Bloomberg Spent $11 Million Per Delegate Won

Bloomberg Spent $11 Million Per Delegate Won

Kudos to billionaires Michael Bloomberg and Tom Steyer for debunking the long and wide-held assumption that money can buy you an election – all it cost was a combined $800+ million dollars.

Steyer spent $267 million – upwards of an entire fifth of his net worth, while Bloomberg shelled out approximately $560 million, more than any candidate has ever spent to accomplish so little. Jeb! must be relieved to no longer hold the title.

While Bernie Sanders’ prospects of winning the Democrat nomination are fleeing, at least he can sleep tight knowing he made two billionaires $800+ million poorer.

Bloomberg has left the race and endorsed Joe Biden this morning after winning only American Samoa on super Tuesday. One might say he came up short.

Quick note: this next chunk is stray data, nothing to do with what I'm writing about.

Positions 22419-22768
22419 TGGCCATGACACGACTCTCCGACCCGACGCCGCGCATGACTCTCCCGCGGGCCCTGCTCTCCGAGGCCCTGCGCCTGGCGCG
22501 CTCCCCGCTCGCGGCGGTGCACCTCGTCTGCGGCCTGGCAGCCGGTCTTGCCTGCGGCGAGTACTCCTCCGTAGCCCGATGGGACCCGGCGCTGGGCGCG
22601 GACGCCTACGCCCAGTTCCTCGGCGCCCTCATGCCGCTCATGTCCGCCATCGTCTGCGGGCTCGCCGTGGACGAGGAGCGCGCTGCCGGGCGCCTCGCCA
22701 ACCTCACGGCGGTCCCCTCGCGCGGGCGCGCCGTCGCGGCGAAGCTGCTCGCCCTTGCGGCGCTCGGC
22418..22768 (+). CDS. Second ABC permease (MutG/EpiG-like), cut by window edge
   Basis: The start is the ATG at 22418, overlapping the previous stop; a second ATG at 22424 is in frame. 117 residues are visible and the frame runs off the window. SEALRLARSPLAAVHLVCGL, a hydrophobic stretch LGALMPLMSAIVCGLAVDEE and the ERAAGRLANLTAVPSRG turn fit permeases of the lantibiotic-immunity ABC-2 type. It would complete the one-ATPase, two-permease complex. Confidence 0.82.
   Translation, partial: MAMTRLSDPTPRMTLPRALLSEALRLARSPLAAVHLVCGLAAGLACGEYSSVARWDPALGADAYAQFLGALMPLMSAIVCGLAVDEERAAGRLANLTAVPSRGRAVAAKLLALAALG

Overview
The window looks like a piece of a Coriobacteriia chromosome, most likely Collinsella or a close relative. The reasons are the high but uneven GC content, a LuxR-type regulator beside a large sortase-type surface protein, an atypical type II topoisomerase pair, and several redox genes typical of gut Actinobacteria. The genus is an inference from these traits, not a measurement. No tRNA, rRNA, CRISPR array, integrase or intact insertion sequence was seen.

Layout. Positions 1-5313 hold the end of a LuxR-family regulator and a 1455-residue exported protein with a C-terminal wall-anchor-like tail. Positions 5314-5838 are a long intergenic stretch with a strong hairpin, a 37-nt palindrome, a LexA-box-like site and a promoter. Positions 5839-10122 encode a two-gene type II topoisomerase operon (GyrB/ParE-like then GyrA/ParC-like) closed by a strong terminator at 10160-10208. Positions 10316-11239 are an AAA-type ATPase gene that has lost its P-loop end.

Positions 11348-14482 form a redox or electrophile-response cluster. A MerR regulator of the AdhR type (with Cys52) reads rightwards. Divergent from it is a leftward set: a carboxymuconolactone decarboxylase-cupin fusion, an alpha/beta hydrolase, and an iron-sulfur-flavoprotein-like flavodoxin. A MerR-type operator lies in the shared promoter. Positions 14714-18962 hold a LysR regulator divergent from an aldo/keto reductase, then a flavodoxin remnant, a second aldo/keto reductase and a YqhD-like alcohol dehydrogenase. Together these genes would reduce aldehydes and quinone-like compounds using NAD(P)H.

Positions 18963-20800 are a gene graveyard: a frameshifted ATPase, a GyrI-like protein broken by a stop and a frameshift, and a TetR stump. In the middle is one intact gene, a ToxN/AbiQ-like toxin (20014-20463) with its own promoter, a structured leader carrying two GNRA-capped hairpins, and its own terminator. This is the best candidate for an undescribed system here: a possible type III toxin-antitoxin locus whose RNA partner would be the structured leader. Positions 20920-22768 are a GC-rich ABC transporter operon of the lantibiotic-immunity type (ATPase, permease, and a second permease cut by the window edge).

His win with nearly fifty percent of the vote there is considerably less impressive when you realize that half the vote in American Samoa is 175 votes.

And the cost of each delegate there was astronomical. At the time of his Samoa win his cost per delegate exceeded $10 million, but he was at least able to bring that down a bit before the end of the night, scoring a total of 50 delegates. Eleven million dollars spent per delegate may be embarrassing, but at least it isn’t as embarrassing as $100 million per delegate.

For contrast with another failing candidate, Elizabeth Warren has spent $1.7 million per delegate won (having earned 53 total). Bernie Sanders outspent Biden twenty-five to one in super Tuesday states.

And yet Biden came out the big victor in the end – having spent a mere $1.3 million on advertising in super Tuesday states. He now has 564 delegates overall.

Looking at overall spending, Biden has spent $110,000 per delegate, or 1% as much as Bloomberg.

Update: Biden’s cost per delegate figure has been revised accordingly to include delegates from his just announced win in Maine.

Ep. 1196 A Political Earthquake Last Night
AOC's Communications Director Quits Her Reelection Campaign